In a much larger sense, this is where the religious world at large has gone horribly wrong. Rather than asking, “Does the Bible permit us to do this?”, all sorts of other questions, wrong questions, are asked first. Questions like, “Will this appeal to the unchurched?”, or “Will this help us get more members or increase our income?” or “Will this keep us from losing our young people?”. No thought whatsoever is given to whether or not the Bible authorizes an action, only questions of pragmatism.

Long story short–There is no way for us to know what is well-pleasing to God in matters of worship and service other than what He has revealed to us in the Bible! David offered the following prayer to God, “Keep back your servant from presumptuous sins; let them not have dominion over me. Then I shall be blameless, and I shall be innocent of great transgression” (Psalm 19:13). Any time we act without Divine authority, we commit the sin of presumption, for we presume the Lord will be happy with what we are doing, even though we have no biblical authority to substantiate our feelings.

I cannot help but wonder if David wrote Psalm 19 after the incident involving Uzzah as recorded in 2 Samuel 6. Rather than seeking the will of God concerning the transport of the Ark of God, which could have been easily known from reading Numbers 4:4-15, David presumed to put it on an ox cart (2 Sam 6:1-3). According to the parallel account in 1 Chronicles 13, David perpetrated his error with the approval of all the leaders and the people of Israel (1 Chr 13:1-4). And what a grand parade it was! With David and the host of people leading the way, playing their instruments and singing with all their might (1 Chr 13:8)! But this parade would end in tragedy. Along the way, the oxen stumbled, and Uzzah, with the very best of intentions, put his hand on the ark to steady it. This error resulted in his immediate death (2 Sam 6:6-7). Still ignorant of God’s word, David cried, “How can the ark of the Lord come to me?” and refused to move the ark any further (2 Sam 6:9-10). Later, in 1 Chronicles 15, David learns of the Divinely authorized means to move the ark (vv 1-2).

Speaking of his earlier sin, David said, “the Lord broke out against us, because we did not consult Him about the proper order” (1 Chr 15:13).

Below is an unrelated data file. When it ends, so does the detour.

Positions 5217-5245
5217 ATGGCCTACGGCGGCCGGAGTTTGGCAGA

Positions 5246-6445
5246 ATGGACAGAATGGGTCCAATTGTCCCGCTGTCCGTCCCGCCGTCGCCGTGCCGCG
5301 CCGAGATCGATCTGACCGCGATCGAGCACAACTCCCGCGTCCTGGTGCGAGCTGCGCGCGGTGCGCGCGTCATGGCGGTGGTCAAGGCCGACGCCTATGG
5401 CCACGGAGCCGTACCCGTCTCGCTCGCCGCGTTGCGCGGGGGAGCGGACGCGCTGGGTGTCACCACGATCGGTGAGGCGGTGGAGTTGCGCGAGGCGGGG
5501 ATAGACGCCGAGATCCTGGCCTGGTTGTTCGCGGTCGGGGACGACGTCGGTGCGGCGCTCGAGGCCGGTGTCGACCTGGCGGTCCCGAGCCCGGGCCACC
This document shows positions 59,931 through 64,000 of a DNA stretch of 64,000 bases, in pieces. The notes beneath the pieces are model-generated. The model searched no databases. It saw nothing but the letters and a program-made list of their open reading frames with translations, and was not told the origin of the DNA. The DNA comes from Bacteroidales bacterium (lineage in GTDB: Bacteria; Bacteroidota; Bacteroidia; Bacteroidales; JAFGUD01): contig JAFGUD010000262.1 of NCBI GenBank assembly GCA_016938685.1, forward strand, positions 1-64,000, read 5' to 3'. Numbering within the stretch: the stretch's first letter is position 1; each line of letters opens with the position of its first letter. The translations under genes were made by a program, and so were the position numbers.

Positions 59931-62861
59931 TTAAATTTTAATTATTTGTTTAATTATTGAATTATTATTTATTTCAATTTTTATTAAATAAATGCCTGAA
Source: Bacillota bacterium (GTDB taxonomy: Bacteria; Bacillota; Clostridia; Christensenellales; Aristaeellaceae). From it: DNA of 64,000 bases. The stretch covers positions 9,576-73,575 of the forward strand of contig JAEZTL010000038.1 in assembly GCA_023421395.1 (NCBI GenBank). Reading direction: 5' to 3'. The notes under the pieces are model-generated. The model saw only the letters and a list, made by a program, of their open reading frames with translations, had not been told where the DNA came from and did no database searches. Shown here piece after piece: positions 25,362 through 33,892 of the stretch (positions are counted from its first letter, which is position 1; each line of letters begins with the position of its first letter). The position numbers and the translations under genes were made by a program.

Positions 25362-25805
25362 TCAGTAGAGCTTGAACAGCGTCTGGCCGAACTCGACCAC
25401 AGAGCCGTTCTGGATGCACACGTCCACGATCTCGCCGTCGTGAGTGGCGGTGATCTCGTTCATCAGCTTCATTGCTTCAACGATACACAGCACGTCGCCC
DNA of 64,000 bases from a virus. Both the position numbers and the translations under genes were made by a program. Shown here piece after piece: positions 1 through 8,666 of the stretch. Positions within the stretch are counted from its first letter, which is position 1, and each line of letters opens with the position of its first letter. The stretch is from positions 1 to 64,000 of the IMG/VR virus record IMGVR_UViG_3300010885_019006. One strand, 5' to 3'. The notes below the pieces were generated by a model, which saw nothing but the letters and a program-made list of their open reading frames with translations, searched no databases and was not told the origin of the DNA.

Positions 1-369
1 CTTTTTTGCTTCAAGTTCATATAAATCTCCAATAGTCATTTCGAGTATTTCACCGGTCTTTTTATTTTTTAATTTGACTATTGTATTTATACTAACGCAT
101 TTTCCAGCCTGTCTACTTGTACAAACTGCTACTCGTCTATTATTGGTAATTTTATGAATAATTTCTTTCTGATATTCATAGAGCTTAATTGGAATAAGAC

Let us pause here and ask a question, “How important was the need for religious authority in this incident with Uzzah?” For Uzzah, it was a matter of life and death!

Today, the matter of religious authority is a matter far more important than life or death; it is a matter of eternal life or eternal damnation!

The Bible is the inspired word of God. It provides man with all things necessary in matters of doctrine, reproof, correction, and instruction in righteousness. Moreover, it completely furnishes God’s people to do every good work (2 Timothy 3:16-17). Peter wrote that God’s word provides man with all things pertaining to life and godliness (2 Peter 1:3). Jude informed his audience that the word of God had been delivered to the saints once and for all (Jude 3).

There is no continuing revelation today because there is no need for it. The Bible is all we need. By it we are given the right to act in specified ways. To act in any other way is to leave the authority of the Scriptures and, by extension, to leave the authority of God.

The way of continuing revelation is fraught with error and danger. Those who claim “God spoke to me” lack the requisite powers to substantiate their claims (cf Mark 16:17-20; Hebrews 2:1-4).

Those who presume to rewrite God’s word through their creed books, catechisms, and conventions, (and I am thinking of the upcoming Methodist General Convention in particular), do so without the slightest hint of Divine authority and in direct opposition to Divine decree (Proverbs 30:6; Revelation 22:18-19). God’s word does not change over time, neither does it change with societal views of morality and sin.

The need for religious authority is real and immeasurably important. Among the closing words of Revelation are these: “Blessed are those who do His commandments, that they may have the right to the tree of life, and may enter through the gates into the city” (Rev 22:14).

Friend, your relationship with God and your eternal salvation depend on your faith in and adherence to religious authority. Where do you stand?